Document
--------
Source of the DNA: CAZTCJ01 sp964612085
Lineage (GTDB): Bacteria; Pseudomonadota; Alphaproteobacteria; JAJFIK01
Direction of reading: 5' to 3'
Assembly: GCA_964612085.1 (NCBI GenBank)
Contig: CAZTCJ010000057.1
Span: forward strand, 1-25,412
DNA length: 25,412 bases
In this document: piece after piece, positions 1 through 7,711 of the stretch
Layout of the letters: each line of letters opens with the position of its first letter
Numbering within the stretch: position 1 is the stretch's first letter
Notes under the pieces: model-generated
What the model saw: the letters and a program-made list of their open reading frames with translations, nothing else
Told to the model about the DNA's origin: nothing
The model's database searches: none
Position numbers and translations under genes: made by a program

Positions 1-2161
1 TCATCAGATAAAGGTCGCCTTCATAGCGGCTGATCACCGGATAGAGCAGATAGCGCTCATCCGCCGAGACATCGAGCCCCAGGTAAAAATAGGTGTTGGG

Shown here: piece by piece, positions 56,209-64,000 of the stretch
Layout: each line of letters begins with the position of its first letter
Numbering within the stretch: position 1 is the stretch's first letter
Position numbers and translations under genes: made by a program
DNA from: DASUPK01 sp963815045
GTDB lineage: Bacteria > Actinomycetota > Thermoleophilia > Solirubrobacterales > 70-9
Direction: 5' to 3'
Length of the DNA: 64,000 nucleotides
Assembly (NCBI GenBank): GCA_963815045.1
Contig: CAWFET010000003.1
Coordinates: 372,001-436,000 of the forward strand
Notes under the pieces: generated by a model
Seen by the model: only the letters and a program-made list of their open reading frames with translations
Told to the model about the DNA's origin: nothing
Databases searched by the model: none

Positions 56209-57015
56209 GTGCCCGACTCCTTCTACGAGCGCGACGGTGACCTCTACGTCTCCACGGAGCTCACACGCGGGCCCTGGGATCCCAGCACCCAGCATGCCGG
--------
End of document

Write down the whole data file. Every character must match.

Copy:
Source of the DNA: CAZTCJ01 sp964612085
Lineage (GTDB): Bacteria; Pseudomonadota; Alphaproteobacteria; JAJFIK01
Direction of reading: 5' to 3'
Assembly: GCA_964612085.1 (NCBI GenBank)
Contig: CAZTCJ010000057.1
Span: forward strand, 1-25,412
DNA length: 25,412 bases
In this document: piece after piece, positions 1 through 7,711 of the stretch
Layout of the letters: each line of letters opens with the position of its first letter
Numbering within the stretch: position 1 is the stretch's first letter
Notes under the pieces: model-generated
What the model saw: the letters and a program-made list of their open reading frames with translations, nothing else
Told to the model about the DNA's origin: nothing
The model's database searches: none
Position numbers and translations under genes: made by a program

Positions 1-2161
1 TCATCAGATAAAGGTCGCCTTCATAGCGGCTGATCACCGGATAGAGCAGATAGCGCTCATCCGCCGAGACATCGAGCCCCAGGTAAAAATAGGTGTTGGG

Shown here: piece by piece, positions 56,209-64,000 of the stretch
Layout: each line of letters begins with the position of its first letter
Numbering within the stretch: position 1 is the stretch's first letter
Position numbers and translations under genes: made by a program
DNA from: DASUPK01 sp963815045
GTDB lineage: Bacteria > Actinomycetota > Thermoleophilia > Solirubrobacterales > 70-9
Direction: 5' to 3'
Length of the DNA: 64,000 nucleotides
Assembly (NCBI GenBank): GCA_963815045.1
Contig: CAWFET010000003.1
Coordinates: 372,001-436,000 of the forward strand
Notes under the pieces: generated by a model
Seen by the model: only the letters and a program-made list of their open reading frames with translations
Told to the model about the DNA's origin: nothing
Databases searched by the model: none

Positions 56209-57015
56209 GTGCCCGACTCCTTCTACGAGCGCGACGGTGACCTCTACGTCTCCACGGAGCTCACACGCGGGCCCTGGGATCCCAGCACCCAGCATGCCGG